Take one of the "floats" at the lower end of the temperature range, and find a way to accurately determine its mass (easy) and volume (harder), and calculate its density, noting the temperature tag that is attached. Take another float at the upper end of the temperature range and do the same. Just for grins, to ensure that your data are linear, choose a float in the middle of the range and do the same.
Plot the 3 data points, using density vs. temperature, and verify that the relationship is linear. Assuming that it is, and based on previous comments and postings, do an internet search on various hydrocarbons, and attempt to find the hydrocarbon that has the density vs. temperature relationship that you graphed. If you can't find that particular hydrocarbon, look for two or more hydrocarbons that are in the required density range, and back-calculate the mixture that is required.
I have no doubt that the data you are looking for is manufacturer's proprietary information, so you can't Google it. Thus, you either need to back-calculate it, or find a SMALL sample of it, and hire a laboratory to run an analysis on it. Good luck.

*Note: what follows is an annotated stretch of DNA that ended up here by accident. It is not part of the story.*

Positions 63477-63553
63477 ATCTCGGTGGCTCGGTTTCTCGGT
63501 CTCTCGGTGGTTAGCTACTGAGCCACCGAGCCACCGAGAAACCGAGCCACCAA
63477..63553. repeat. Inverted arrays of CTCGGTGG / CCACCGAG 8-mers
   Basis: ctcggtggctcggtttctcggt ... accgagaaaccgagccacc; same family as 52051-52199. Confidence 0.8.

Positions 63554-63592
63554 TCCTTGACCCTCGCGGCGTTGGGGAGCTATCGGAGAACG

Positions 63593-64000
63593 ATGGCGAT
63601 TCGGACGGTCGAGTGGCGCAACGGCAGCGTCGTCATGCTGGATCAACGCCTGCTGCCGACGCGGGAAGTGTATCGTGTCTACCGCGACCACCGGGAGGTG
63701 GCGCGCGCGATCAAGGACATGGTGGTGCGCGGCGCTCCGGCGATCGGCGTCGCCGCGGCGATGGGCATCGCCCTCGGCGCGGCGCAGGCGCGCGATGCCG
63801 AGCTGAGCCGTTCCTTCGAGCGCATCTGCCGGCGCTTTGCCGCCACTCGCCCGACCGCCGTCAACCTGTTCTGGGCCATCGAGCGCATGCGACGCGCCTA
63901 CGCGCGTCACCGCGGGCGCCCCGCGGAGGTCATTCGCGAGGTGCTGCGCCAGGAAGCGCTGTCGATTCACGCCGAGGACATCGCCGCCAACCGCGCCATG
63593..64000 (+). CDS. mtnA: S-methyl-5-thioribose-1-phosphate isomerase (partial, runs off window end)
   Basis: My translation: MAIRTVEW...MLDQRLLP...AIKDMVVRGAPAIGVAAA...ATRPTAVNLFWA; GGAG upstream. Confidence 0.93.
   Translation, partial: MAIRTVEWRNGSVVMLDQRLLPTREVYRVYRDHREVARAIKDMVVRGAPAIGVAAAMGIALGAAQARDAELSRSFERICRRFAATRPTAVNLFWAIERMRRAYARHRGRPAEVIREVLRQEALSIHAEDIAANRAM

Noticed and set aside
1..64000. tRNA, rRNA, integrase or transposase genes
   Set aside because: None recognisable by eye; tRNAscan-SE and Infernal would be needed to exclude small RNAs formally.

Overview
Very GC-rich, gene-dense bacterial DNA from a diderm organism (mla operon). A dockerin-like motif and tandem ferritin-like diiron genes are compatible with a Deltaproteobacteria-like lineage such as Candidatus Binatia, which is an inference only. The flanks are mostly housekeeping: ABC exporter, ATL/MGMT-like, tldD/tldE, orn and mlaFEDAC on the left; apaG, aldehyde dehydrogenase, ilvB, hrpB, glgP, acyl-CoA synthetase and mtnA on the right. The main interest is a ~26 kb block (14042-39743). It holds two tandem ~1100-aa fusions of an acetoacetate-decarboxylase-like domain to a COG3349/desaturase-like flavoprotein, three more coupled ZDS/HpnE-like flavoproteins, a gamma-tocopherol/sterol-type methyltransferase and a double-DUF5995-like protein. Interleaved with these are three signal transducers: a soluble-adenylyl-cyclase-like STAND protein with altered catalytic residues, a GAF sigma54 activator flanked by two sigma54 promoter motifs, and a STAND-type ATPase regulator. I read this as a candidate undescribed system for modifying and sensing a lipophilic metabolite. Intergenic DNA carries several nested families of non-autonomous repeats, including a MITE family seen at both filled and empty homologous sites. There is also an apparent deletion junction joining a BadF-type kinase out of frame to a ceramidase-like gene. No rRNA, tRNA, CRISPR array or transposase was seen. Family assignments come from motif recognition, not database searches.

And, of course, there is an alternate method. Find a fluid that you like (assume water). Take all of the temperature indicators off of the floats. Attach new, light tags to the floats, that you can write on. Put all of the floats in the fluid of choice, and adjust the fluid temperature until only one float is neutrally buoyant and the rest are sunk. Pull that float out of the liquid and write the temperature on it. Change the temperature until the next float is neutrally buoyant, and write the correct temperature on that tag. Repeat until all floats have a number written on their tag. Admittedly, this is the "poor man's way" of getting the job done, but it is probably the most direct way.